GLOBAL REVOLUTION IN MILITARY AFFAIRS AND COMBAT EFFECTIVENESS: CHALLENGES AND PROSPECT FOR THE NIGERIAN ARMY

  • 0 Review(s)

Product Category: Projects

Product Code: 00003185

No of Pages: 107

No of Chapters: 5

File Format: Microsoft Word

Price :

₦5000

TABLE OF CONTENTS

 

CHAPTER ONE

INTRODUCTION

 

1.1       Background of the Study

1.2       Statement of the Research Problem

1.3       Research Questions

1.4       Objectives of the Study

1.5       Research Hypotheses

1.6       Assumptions of the Study     

1.7       Scope of the Study

1.8       Limitation of the Study

1.9       Significance of the Study

1.10     Operationalization of Terms

 

CHAPTER TWO

LITERATURE REVIEW AND THEORETICAL FRAMEWORK

2.1     Introduction

2.1.1    Global Revolution in Military Affair 

2.1.2    Previous Revolutions in Warfare

2.1.3    Revolution in Military Affairs and Origins

2.2       Empirical Review

2.3       Theoretical Frameworks

2.3.1    “Three-Wave” Theory

2.3.2    Dynamic Theory

2.3.3    Strategy for Chaos Theory

2.4       Gaps in Knowledge

References

 

CHAPTER THREE

RESEARCH METHODOLOGY

3.1      Research Design

3.2     Area of Study

3.3   Method of Data Collection 

3.4     Validity of Instrument 

3.5     Reliability of Data

3.6     Method of Data Analysis                             

 

CHAPTER FOUR

RESULTS AND FINDINGS

4.1       The Driving Force of Revolution in Military Affairs

4.1.1     Elements of Global Revolution   

4.1.2    Combat Effectiveness in Revolution in Military Affairs

4.1.3    Impact of Revolution in Military Affairs

4.1.4    Challenges of the Nigeria Military

4.1.5    Prospects of Nigerian Military towards Revolution in Military Affairs

4.2     The Extent Global Revolution in Military Affairs Has Brought About Combat Effectiveness in the Nigeria Military

4.3     The Measures Taken By the Nigeria Military to Be Part of the Global Revolution in Military Affairs

4.3.1    Benefits of Nigeria’s Military Participation in Peace Keeping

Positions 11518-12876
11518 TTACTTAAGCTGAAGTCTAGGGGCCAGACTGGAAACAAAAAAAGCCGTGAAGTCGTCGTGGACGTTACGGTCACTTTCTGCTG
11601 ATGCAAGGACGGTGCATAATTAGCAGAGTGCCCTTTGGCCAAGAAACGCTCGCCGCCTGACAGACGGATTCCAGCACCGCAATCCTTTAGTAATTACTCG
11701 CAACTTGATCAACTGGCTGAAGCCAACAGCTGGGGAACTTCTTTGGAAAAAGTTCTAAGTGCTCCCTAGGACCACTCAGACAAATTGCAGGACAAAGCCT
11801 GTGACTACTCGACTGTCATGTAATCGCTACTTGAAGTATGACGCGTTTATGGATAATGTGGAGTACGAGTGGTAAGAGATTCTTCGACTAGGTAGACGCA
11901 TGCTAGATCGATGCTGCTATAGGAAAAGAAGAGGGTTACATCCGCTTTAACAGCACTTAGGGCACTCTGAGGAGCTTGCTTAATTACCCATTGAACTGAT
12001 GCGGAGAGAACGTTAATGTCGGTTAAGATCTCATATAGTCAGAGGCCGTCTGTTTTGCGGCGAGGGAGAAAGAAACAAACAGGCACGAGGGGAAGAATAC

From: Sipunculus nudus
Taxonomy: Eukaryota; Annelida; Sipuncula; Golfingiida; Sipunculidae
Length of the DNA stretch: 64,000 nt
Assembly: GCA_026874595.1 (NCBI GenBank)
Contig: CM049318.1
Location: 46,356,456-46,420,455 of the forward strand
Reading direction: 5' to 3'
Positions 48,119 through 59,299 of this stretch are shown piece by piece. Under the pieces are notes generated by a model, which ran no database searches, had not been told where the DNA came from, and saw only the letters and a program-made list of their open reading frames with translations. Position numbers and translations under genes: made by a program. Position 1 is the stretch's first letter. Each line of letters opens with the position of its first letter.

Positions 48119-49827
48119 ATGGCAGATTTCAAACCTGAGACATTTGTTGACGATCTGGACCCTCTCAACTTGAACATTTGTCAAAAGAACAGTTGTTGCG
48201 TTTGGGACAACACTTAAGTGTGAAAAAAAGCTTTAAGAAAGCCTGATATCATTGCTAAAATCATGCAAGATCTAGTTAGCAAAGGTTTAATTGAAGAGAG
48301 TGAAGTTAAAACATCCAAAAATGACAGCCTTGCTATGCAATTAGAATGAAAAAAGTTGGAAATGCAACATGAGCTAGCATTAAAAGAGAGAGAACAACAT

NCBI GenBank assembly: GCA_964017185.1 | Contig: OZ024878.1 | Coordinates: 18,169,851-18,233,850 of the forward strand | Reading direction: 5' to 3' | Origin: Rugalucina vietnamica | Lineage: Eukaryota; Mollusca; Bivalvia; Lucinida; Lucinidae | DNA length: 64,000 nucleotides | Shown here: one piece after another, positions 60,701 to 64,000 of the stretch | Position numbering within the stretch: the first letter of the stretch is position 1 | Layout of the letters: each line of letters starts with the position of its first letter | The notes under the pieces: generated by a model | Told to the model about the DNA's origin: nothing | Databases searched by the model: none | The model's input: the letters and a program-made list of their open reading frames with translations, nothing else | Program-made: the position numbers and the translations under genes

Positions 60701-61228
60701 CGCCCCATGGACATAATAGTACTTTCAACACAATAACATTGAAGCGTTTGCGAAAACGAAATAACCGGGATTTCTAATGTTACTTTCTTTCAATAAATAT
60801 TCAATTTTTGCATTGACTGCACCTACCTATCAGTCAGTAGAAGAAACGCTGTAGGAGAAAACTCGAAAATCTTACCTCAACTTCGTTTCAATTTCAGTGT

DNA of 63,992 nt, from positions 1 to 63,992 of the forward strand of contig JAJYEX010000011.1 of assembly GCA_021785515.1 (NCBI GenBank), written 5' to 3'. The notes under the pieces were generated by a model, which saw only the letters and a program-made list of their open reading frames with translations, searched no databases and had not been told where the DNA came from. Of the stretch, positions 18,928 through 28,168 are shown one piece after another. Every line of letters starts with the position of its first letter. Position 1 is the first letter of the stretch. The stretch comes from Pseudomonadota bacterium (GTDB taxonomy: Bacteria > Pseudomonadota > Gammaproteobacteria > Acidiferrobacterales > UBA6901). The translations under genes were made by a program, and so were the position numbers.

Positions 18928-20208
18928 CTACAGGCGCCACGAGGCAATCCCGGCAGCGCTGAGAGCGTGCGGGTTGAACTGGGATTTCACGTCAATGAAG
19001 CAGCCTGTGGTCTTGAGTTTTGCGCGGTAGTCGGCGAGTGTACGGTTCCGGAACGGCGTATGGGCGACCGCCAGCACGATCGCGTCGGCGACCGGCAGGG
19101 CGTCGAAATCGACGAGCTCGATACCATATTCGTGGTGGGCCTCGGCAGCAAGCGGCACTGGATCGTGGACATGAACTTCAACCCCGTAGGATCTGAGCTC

4.3.2    Challenges of Nigeria Military Participation in Peacekeeping Operations

4.4     The Activities of Revolution in Military Affairs help the Nigeria Military in Combating Terrorism in Nigeria

4.5       The relationship between the Revolution in military affairs and combat effectiveness

4.6     Summary of findings

References

 

CHAPTER FIVE

SUMMARY, CONCLUSION AND RECOMMENDATION

5.1       Summary

5.2       Conclusion

5.3 Recommendation

REFERENCE

 

 

CHAPTER ONE

INTRODUCTION

 

1.1       Background of the Study

Technological revolution in military science has progressed from the mid 20thcentury into the 21th century. Its often claimed that the Revolution in Military Affairs, which exploits recent dramatic development in electronic technology to communicate, store, analyse and display stupendous quantities of data, has radically transformed military operations at every level of command. To put the Revolution in Military Affairs in better perspective, munitions can now be delivered with unprecedented precision; surveillance and exploring systems can provide amazingly detailed information about hostile forces, structures and locations. The combination of data analysis and distribution systems can allow information to be rapidly exploited within minutes. Most military analysts agree that the advances in military technology need a basic assessment and revision of operational ideas to make sure that full advantage is exploited. This mix of technological advances and revisions in operational ideas represents a Revolution in Military Affairs (RMA). (LotharI, 1998)

True revolution in military affairs is a narrowly military phenomenon. In the most fundamental sense the product of a broad social and political transformation which gives rise to new military organizations and technologies. Together, these changes demand substantial reforms in existing methods of conducting warfare.